The Rest of the Song

canada-159585_1280Canada Day fell on a Sunday this year and in our church service, we sang “O Canada.” Did you know there were more words to the song adopted as our national anthem? In fact, there have been a variety of tunes and lyrics written by various people throughout our 151 years as a country.

The best-known version, sung at sporting and other public events, is only the first verse and chorus of the most popular of the renditions, written by  Robert Stanley Weir in 1908, with the fourth verse added in 1926, and updated by him again in 1938. That first portion was selected as the official Canadian National Anthem in 1980.

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Rhythm and Rhyme

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Poetry.

Do you read poetry? Do you write poetry?

Sometimes rhythm and rhyme flow from my pen to draw a poem. Most often I do not set out to write poetry, yet some things are not able to be expressed in any other way. To write a paragraph or a page would be to say too much, to explain too much, to draw lines that box you in. A poem outlines a moment of thought and lets the reader colour in the meaning from their own experience.

My post this month on the Inscribe Writers’ Online Blog, titled “I Write, Therefore I Am” is one of those poems that came when I was trying to write something completely different. Yet this poem says it all. And this poem leaves so much unsaid. You, the reader, may expand the words to provide meaning for you.

dandelion-1931080_1920Colour outside the lines. Use a paintbrush, a broken crayon, or even lipstick. Let the creative nature in you free to fly with the wild wind as you respond to the rhythm and rhyme of poetry.

Words are my creative outlet. I believe creativity puts colour into our lives and provides a way for us to appreciate beauty. What kind of creative outlet flows from you? Music? Art? Dance? Photography? Lego?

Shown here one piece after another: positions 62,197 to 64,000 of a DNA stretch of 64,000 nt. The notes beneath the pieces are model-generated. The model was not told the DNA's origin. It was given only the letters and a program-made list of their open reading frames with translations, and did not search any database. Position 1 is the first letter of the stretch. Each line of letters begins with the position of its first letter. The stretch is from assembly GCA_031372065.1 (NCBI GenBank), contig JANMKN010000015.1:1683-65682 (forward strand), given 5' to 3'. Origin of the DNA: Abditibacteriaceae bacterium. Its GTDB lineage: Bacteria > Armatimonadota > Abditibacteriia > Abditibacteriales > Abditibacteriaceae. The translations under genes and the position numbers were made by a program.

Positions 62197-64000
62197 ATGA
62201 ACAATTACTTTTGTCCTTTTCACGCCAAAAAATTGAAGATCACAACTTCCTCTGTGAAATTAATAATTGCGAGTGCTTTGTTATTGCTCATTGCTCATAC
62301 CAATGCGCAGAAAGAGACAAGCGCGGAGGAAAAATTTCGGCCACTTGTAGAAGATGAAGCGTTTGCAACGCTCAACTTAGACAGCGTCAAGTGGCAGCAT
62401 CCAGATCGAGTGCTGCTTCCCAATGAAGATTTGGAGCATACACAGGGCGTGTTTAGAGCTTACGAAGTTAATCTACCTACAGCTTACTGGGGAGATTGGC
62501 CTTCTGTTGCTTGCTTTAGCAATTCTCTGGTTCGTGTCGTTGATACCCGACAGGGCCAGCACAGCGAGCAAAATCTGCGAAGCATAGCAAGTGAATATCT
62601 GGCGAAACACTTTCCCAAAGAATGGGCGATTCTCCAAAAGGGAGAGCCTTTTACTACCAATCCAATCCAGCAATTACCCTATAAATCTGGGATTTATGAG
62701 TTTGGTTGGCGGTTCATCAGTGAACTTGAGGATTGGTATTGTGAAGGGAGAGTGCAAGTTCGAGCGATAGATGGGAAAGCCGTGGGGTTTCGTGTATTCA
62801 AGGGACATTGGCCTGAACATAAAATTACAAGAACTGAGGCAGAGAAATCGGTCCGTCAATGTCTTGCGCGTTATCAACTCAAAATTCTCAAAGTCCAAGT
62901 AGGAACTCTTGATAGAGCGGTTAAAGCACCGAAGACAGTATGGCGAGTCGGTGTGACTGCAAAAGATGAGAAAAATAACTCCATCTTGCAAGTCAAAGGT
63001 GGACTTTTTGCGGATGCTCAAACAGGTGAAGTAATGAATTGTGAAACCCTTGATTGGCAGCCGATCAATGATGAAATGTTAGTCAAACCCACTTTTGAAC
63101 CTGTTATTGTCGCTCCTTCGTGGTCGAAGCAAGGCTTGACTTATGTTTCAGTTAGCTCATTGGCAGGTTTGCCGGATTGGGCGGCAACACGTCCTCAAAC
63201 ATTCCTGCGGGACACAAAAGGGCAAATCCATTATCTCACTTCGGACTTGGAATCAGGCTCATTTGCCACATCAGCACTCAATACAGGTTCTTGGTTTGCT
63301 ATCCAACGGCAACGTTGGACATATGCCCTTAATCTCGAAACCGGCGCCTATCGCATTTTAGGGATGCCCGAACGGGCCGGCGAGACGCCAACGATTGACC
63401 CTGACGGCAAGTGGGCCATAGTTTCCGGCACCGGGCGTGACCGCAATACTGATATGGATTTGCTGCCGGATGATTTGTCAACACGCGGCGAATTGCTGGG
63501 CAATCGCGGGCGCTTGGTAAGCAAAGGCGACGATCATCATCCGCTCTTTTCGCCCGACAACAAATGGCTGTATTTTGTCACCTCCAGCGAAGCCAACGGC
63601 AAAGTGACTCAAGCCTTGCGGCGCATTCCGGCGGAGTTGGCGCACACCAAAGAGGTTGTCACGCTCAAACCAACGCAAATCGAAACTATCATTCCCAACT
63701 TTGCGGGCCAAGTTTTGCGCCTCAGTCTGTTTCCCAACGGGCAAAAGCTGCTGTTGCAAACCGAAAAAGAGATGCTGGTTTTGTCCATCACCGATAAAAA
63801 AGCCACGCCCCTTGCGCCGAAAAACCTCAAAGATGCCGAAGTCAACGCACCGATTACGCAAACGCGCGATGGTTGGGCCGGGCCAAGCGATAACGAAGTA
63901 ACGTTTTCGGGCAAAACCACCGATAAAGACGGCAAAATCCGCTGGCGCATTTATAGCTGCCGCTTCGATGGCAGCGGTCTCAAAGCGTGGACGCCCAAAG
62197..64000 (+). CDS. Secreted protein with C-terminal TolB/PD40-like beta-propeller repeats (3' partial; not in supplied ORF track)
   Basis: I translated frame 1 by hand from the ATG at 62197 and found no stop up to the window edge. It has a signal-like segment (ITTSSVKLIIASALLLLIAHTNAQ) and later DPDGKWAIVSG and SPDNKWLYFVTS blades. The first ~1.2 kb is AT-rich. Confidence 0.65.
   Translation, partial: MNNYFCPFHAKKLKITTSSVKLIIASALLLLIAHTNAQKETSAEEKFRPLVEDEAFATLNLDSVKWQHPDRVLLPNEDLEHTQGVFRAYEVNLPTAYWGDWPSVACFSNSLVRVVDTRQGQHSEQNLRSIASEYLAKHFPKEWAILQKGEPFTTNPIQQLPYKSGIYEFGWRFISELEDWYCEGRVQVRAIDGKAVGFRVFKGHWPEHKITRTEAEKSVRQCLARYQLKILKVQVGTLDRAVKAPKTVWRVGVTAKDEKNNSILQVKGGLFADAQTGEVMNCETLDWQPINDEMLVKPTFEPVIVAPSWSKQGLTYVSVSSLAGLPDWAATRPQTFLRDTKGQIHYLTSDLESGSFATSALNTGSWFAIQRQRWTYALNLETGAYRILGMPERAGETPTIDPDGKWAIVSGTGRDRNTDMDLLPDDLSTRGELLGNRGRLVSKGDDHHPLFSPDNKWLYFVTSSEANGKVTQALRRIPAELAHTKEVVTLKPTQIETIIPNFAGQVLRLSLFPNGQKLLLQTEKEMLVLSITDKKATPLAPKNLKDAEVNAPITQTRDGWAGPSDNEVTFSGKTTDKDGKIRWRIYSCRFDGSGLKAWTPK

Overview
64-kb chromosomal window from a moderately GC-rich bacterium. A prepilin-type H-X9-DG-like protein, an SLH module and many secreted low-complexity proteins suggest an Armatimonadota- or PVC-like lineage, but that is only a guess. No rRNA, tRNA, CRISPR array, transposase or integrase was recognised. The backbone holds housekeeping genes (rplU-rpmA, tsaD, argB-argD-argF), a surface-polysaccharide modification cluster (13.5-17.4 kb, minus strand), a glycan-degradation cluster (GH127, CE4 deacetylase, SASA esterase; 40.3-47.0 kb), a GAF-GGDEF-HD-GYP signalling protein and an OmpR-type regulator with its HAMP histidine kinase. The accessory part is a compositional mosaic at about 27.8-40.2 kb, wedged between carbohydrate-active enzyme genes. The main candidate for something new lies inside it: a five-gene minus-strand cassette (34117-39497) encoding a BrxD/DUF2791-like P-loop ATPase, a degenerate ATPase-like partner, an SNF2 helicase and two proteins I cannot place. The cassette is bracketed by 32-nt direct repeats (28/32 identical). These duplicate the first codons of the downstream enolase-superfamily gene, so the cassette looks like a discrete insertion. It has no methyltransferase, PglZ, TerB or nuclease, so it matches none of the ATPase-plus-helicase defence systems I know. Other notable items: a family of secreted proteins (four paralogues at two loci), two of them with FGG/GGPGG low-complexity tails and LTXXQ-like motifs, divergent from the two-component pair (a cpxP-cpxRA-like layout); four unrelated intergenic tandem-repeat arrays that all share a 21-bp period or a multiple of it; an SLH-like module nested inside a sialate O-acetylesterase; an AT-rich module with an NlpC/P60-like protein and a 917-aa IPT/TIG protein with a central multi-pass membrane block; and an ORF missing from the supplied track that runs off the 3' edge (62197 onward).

Tell me, what is your poetry?

Mud Season

We are in between Winter and Spring. Perhaps still a little closer to Winter, or Second Winter as some say than to Spring, as we still have snow falling. I know the flowers are under this white layer, though, just waking up and beginning to stretch so when the sun throws off the blanket of winter, they will jump out of bed and stretch tall to begin their joyous dance of summer.

Where I live in northern Canada, we have another season between Winter and Spring. I call it mud season when the snow is mostly gone but the ground has not dried completely or been overtaken by the green grass.

mud-1332495_1920Everything ends up with a layer of thick dirt that has been thrown up from the roads or tramped in on shoes. It’s not a long season. Mostly mud season only lasts a few days or a week. But the havoc it can cause in that short time!

Some of us make the best of it by putting on rubber boots and slopping through the puddles, very much like we shuffle through the leaves in Autumn… except the mud sticks to us like sin.

Speaking of sin… (how did you like that little segue?) This past Sunday was Palm Sunday, the day Christians celebrate the Triumphant Entry of Jesus into Jerusalem. The people cheered for who they thought would be a new earthly King.